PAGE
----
The reviews I have read about the Opn have been very positive about the sound quality, hearing better, and hearing better in noise.  That’s what we all want, right?  But, personally, I’ll wait for the next model with a t-coil. If any of you have tried the Oticon Opn, we would love to hear what you think about them.  Please leave a comment.  Thanks!


Cochlear Implants

In my last post, “I don’t need hearing aids!”, I wrote about hearing aids and how much they can improve your quality of life.  I shared a story from a friend that described her experience so well. Now I would like to share information about Cochlear Implants.

When I first started attending HLAA meetings in 2006, I had never met anyone with a Cochlear Implant (CI).  I imagined that anyone with a CI would be very hard of hearing and difficult to understand.  Boy, was I wrong!  We had so many members with CI’s who could hear and speak almost as well as a hearing person.  The technology of cochlear implants has improved so much and the many CI wearers I have met feel that getting a cochlear implant turned their lives around.

I would like to clarify that the people I know with CI’s are late deafened adults.  They grew up hearing and later lost their hearing.  I know there is a lot of controversy about children getting CI’s and about trying to “fix” a deaf child rather than raising the child in the Deaf community using sign language.  That is a completely different topic than late deafened adults.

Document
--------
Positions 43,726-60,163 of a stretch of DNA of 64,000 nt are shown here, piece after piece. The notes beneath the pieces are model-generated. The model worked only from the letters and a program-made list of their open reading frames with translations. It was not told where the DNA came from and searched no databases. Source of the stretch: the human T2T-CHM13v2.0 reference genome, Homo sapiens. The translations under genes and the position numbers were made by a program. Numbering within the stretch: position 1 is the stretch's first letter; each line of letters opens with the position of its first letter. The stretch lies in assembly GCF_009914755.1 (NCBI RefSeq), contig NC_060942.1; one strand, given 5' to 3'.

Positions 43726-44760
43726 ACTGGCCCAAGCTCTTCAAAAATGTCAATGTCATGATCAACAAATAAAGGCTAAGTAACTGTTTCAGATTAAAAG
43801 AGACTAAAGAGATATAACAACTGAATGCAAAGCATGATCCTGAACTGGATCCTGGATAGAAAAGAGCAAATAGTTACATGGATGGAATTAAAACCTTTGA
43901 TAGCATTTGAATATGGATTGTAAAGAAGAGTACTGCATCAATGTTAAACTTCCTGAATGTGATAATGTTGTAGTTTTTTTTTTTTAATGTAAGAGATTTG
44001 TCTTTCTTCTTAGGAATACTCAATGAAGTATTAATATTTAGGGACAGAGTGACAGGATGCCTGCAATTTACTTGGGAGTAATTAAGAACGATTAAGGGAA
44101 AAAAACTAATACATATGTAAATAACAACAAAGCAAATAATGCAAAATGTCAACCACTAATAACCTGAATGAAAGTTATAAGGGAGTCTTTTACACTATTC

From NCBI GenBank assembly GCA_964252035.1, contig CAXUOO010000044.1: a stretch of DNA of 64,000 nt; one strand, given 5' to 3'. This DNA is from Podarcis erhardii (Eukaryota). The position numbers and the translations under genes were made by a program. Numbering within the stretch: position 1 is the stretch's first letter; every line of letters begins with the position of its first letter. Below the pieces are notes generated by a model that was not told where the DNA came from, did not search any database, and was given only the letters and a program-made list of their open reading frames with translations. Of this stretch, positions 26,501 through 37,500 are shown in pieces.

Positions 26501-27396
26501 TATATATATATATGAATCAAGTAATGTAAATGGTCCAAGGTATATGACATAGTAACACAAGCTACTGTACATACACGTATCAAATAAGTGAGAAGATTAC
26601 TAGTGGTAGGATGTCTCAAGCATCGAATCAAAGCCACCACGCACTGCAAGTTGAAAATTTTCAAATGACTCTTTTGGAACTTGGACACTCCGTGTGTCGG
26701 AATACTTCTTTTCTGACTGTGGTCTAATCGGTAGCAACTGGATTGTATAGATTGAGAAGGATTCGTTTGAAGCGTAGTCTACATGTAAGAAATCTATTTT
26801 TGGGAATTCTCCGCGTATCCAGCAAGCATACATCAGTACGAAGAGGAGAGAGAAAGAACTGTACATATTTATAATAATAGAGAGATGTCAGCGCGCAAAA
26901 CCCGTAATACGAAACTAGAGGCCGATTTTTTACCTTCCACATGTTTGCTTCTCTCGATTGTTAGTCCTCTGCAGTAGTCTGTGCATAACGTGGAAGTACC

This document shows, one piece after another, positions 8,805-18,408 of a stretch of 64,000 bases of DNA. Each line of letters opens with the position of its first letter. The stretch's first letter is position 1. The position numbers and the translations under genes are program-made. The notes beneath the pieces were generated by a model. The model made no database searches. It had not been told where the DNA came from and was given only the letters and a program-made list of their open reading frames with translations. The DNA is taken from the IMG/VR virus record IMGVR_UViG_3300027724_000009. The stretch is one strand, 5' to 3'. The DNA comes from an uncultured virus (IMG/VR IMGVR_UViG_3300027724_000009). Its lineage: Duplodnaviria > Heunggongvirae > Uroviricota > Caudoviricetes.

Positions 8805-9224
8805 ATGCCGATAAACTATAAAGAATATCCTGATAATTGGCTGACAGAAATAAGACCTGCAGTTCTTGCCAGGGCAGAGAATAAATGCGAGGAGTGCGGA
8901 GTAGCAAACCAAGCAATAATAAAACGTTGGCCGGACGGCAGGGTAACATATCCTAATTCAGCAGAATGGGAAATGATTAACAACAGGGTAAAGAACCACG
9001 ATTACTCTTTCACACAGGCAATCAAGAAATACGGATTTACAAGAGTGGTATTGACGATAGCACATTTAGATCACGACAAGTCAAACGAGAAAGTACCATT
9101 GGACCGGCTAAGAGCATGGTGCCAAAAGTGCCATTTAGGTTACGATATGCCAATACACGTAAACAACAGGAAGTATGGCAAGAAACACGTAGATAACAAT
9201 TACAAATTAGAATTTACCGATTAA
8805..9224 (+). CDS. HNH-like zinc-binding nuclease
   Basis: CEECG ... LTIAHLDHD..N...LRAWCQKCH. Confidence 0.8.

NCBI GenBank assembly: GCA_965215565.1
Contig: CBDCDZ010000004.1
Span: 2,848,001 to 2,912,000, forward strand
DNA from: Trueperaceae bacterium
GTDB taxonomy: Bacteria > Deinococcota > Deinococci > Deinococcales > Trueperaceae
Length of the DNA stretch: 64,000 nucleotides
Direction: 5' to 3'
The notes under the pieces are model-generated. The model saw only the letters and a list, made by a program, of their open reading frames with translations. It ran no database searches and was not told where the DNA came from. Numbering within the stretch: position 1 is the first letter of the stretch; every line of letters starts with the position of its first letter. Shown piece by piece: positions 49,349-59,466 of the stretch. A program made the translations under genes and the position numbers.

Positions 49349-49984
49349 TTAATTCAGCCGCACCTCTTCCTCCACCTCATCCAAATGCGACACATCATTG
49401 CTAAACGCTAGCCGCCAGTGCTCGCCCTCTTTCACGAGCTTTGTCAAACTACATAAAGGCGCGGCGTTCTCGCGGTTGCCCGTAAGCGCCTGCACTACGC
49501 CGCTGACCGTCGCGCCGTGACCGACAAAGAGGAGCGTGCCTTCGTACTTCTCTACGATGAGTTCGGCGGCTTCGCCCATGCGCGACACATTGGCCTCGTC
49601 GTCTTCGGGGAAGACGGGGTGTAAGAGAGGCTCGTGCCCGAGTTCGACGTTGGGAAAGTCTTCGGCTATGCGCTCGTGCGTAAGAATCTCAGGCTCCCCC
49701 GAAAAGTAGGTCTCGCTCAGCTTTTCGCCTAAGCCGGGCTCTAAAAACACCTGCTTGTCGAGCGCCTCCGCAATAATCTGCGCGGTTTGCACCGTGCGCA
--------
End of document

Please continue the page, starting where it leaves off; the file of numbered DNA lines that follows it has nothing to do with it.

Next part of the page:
I would also like to emphasis that you no longer lose all your residual hearing when getting a CI.  Cochlear Americas has developed a hybrid CI that is a combination hearing aid and cochlear implant that allows you to keep your hearing in the lower frequencies. I don’t doubt that the other CI manufacturer’s will soon have something similar.  Click here for more information about the Cochlear Nucleus Hybrid Implant.